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CBD: The History and The Hype

Over the last few years, CBD has gone from a relatively obscure component present in certain marijuana products to being a nationally marketed supplement touted as a near miraculous treatment for all sorts of conditions. The hype surrounding CBD at the moment is pretty intense, and there are a mind boggling number of products appearing with CBD as an ingredient—everything from mascara to fancy cocktails to dog treats. So how did CBD go from being unknown even among the most dedicated stoners to becoming a nationwide health craze, and how much of the hope promised by CBD products is actually just hype?
Cannabidiol, the full name for CBD, is one of many cannabinoids found in cannabis and hemp plants, like it’s better known sibling THC. Researchers discovered CBD in 1940 and dismissed it as not being pharmaceutically active. Given that federal regulations have made it nearly impossible to study cannabis for the last 70 years, it shouldn’t be surprising that CBD only started getting attention through experimentation in states with legal medical cannabis. Relatively speaking, it hasn’t taken long for CBD to gain massive attention as a purported cure for everything from cancer to acne. But that’s just the story of the last century or so, and like cannabis itself, CBD has been around for a lot longer.
Seeing an increasing number of cannabis products which include a significant proportion of CBD, it’s easy to wonder why it took so long for CBD to be available in the flowers, concentrates, edibles, and topicals available now. However, maybe what we should really be wondering is, how did we ever end up with weed that *doesn’t* have significant amounts of CBD in it? It’s no secret that cannabis contains much more THC than it used to, but it’s also true that all cannabis contains some amount of CBD. For perhaps as long as we’ve been practicing agriculture, humans have been selectively breeding cannabis for use as food, textile fibers, medicine, and of course, for getting high.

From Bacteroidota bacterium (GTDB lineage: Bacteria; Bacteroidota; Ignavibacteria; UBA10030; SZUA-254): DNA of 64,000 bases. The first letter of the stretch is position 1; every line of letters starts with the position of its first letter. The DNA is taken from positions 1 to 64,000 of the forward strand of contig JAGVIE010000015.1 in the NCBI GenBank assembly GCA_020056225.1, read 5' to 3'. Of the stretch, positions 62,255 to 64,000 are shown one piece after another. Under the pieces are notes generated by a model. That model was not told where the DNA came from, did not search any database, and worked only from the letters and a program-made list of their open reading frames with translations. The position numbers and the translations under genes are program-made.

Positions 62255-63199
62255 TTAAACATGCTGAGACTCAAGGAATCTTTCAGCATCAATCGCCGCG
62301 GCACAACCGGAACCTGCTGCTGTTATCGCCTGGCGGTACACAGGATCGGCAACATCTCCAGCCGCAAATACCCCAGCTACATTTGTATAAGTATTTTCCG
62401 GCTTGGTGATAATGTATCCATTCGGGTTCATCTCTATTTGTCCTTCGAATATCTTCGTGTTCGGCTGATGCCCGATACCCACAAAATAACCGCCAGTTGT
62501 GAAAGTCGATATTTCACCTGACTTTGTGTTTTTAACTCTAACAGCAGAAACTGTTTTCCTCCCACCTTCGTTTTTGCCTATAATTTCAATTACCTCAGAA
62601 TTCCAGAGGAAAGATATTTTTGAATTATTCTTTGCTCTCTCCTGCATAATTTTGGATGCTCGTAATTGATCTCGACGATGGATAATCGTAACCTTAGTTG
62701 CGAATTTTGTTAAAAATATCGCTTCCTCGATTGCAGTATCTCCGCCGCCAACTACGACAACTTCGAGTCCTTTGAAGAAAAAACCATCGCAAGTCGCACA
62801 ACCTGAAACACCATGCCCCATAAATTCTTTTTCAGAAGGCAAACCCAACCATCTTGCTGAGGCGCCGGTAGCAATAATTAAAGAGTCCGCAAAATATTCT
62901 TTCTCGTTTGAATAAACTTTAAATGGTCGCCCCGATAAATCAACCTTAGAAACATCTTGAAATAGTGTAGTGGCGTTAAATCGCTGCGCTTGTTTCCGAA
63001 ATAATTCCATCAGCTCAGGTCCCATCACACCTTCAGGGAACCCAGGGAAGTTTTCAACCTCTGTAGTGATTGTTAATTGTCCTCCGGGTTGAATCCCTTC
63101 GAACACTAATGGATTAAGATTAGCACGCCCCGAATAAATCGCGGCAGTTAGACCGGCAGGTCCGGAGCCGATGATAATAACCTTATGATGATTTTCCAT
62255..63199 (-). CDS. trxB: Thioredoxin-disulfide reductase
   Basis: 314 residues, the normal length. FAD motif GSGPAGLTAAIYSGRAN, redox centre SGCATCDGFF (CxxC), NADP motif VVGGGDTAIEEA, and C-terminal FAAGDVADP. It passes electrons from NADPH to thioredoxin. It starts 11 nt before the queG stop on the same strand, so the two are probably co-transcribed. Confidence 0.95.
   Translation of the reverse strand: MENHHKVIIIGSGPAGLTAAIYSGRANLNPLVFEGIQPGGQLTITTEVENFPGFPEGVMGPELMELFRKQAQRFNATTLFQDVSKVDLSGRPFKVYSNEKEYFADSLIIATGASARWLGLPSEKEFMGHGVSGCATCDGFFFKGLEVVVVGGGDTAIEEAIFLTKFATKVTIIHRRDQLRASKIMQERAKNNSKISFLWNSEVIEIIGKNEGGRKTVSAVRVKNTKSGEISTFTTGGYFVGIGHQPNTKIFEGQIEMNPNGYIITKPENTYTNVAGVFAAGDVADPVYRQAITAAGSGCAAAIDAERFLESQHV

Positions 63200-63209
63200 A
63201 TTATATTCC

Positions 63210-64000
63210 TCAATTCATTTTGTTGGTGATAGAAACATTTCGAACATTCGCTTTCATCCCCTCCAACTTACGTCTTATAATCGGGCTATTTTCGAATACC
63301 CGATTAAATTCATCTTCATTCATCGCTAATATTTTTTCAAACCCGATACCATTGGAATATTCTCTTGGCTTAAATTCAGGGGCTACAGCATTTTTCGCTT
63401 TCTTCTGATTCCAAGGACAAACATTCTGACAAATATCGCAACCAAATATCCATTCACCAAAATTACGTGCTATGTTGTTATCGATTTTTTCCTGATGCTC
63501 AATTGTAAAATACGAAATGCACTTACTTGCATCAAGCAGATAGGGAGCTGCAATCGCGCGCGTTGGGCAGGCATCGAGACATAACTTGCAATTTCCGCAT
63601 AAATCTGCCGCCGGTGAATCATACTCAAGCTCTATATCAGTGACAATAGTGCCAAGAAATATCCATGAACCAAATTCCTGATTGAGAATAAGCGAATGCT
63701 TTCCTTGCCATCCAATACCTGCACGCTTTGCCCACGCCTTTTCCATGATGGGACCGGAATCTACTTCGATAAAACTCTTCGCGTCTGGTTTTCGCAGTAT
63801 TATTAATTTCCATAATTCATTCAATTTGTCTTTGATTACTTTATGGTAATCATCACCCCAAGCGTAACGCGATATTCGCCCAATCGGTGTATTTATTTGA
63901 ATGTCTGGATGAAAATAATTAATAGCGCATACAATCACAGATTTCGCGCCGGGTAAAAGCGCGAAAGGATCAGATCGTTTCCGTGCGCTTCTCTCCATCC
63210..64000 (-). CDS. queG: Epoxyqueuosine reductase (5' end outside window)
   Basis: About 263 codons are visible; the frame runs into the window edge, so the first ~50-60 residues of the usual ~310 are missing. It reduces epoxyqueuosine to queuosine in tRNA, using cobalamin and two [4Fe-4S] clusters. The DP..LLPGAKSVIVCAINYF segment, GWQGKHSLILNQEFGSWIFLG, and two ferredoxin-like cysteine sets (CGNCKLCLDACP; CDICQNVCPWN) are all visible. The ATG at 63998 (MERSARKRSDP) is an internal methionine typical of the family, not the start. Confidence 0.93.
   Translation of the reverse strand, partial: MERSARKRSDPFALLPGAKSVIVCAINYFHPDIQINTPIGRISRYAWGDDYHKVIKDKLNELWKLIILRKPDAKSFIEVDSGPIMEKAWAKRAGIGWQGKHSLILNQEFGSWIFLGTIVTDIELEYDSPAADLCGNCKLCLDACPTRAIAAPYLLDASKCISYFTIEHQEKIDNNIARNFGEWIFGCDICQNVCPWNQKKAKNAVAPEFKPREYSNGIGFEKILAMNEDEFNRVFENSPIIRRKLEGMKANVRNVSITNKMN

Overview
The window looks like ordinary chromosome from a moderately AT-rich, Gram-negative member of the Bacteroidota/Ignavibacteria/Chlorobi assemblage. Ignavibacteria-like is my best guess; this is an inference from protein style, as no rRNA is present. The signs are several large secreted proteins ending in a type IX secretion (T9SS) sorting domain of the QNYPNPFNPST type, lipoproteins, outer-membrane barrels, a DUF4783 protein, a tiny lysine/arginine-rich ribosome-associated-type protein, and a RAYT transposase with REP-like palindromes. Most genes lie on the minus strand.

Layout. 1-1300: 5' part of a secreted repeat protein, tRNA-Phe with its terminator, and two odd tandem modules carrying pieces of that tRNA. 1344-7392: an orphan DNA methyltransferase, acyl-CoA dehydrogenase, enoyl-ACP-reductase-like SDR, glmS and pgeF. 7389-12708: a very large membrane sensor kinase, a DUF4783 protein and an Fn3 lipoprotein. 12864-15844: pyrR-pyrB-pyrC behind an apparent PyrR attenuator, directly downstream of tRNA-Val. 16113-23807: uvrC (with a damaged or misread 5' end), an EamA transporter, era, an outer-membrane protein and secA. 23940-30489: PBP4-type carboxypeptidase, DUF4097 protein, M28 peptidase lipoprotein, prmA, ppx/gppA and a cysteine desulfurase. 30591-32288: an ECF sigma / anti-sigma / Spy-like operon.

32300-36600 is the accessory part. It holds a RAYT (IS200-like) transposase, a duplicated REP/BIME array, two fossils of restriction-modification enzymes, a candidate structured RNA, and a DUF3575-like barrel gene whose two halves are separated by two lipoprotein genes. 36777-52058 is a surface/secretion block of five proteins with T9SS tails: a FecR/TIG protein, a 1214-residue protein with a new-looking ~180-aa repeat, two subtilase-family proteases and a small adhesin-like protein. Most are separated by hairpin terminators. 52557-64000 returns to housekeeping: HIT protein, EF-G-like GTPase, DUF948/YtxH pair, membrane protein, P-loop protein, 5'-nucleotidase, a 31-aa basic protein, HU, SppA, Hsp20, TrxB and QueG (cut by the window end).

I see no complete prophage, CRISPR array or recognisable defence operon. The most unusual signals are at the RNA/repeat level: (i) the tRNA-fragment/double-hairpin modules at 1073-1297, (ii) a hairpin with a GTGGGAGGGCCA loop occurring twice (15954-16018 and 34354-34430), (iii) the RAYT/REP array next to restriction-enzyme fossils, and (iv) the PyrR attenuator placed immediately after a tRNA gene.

That history has left us with hemp varieties that are good for food and fiber, as well as the varieties we smoke, vape, and make into edibles. Hemp tends to contain greater amounts of CBD but only tiny amounts of THC, whereas most of the strains in our dispensaries are precisely the opposite. It’s not that there was ever a conspiracy to remove CBD from non hemp varieties of cannabis. Rather, by maximizing THC content, both relative and absolute CBD concentrations have declined as a result. For example, a strain that contains .5% CBD and 1% THC has a 1:2 ratio, whereas a strain with .1% CBD and 10% THC has a 1:10 ratio. Recently, the combination of modern analysis techniques, medical research, and the fall of a near global cannabis prohibition have facilitated a notable shift in focus towards growing cannabis with a more balanced ratio of the two most prominent cannabinoids.

Better Together

As it turns out, CBD and THC make excellent partners when consumed together. With the current renaissance of CBD in cannabis products, we’re seeing something like two old superhero friends being reunited to use their powers together in the battle against evil (and illness). The first thing that most cannabis users typically notice when adding cannabidiol to the mix is that it greatly reduces the feelings of paranoia and anxiety that commonly accompany consuming significant doses of THC. Those who already experience anxiety commonly report relief when smoking, vaping, or eating CBD products. Topical formulations with CBD are used for reducing inflammation and relieving pain.